It took me forever to get ready. Primping my hair and putting on my makeup took so long and caused so much pain that I almost decided not to go. But I finally got ready, and we drove out to the pub where the show was playing. I parked my wheelchair right in front of the tiny stage and nursed my drink. The band was announced, and they ran onto the stage and immediately started playing. Everyone around me starts to jump up from their chairs, crowded around me, and rock out to the music. I’m sitting there with a smile on my face, and began immersing myself into the music.

It was the first time in a long time that I felt something that gave me so much joy (besides my family, of course). After the encore, the drummer reaches out and hands me his sticks. I grasped it into my hand and just looked at it for a minute. Something like that has never happened to me before, so it was kind of exciting! I also met a woman there, and she was just the sweetest thing. She wanted to grab a copy of the set list for me, but someone got it before her. I told her it was fine, because I got the stick, and that was even better. Then she grabbed it from me, and had the drummer sign my new drumstick!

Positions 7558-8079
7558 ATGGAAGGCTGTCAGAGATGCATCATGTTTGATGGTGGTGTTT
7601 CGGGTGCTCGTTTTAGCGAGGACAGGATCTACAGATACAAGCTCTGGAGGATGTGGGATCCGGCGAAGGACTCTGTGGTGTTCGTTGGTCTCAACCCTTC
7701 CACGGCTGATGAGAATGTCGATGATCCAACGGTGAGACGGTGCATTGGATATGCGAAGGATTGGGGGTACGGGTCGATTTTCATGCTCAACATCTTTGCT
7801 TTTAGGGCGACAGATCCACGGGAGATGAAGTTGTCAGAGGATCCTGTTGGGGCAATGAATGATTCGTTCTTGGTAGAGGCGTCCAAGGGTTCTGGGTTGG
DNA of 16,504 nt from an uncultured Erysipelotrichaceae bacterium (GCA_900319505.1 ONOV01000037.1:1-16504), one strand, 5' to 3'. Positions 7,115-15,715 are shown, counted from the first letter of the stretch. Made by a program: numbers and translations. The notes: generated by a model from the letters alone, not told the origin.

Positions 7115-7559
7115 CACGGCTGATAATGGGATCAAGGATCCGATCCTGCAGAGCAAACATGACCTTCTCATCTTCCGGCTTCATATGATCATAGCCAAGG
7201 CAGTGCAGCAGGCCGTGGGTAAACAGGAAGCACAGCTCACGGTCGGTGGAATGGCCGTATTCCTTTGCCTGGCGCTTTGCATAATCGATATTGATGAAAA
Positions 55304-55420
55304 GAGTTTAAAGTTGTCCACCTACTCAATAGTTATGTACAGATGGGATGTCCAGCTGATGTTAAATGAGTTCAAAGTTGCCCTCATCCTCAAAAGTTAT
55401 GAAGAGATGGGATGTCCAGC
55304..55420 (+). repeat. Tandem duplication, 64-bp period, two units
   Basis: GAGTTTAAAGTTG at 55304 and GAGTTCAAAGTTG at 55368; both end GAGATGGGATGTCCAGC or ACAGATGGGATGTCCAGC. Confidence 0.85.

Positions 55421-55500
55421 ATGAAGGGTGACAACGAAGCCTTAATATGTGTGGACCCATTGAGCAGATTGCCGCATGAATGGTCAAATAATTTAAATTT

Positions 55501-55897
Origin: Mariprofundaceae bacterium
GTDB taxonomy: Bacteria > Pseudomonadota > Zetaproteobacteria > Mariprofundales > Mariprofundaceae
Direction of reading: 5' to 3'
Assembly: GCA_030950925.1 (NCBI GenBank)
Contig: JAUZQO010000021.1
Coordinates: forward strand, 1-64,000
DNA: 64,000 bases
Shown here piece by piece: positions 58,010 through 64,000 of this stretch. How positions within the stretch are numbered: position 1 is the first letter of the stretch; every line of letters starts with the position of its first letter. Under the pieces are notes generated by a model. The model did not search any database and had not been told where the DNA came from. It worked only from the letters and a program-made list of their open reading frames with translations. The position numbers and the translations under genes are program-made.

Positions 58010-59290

I thanked her, and told her that she helped make my night (she had no idea how true that was). I almost felt like a princess! My husband and I were going back to the car, and under the streetlight, I’m holding a rose (it was St. Patty’s Day) and the drumstick in my hand feeling like I just won a pageant, smiling ear to ear. I told my husband that I would love to be able to have another night like that, and I didn’t want it to end.

That’s when he told me that they were playing again the next night about an hour from our home. I thought about the drive for about a second, and then I said, “YES!  Let’s go!”. I noticed that the singer recognized me from the night before, and he kind of winked at me. Suddenly, I almost felt like a teenager watching this huge rockstar, screaming and crying that I can’t live without listening to that music; and everyone around me, is talking to me and sometimes even hugging me telling me things like, “Aren’t they AWESOME? Aren’t these guys the BEST?”. Well, it didn’t really happen like that (except for the last part), but if I was a teen-aged groupie, it could have!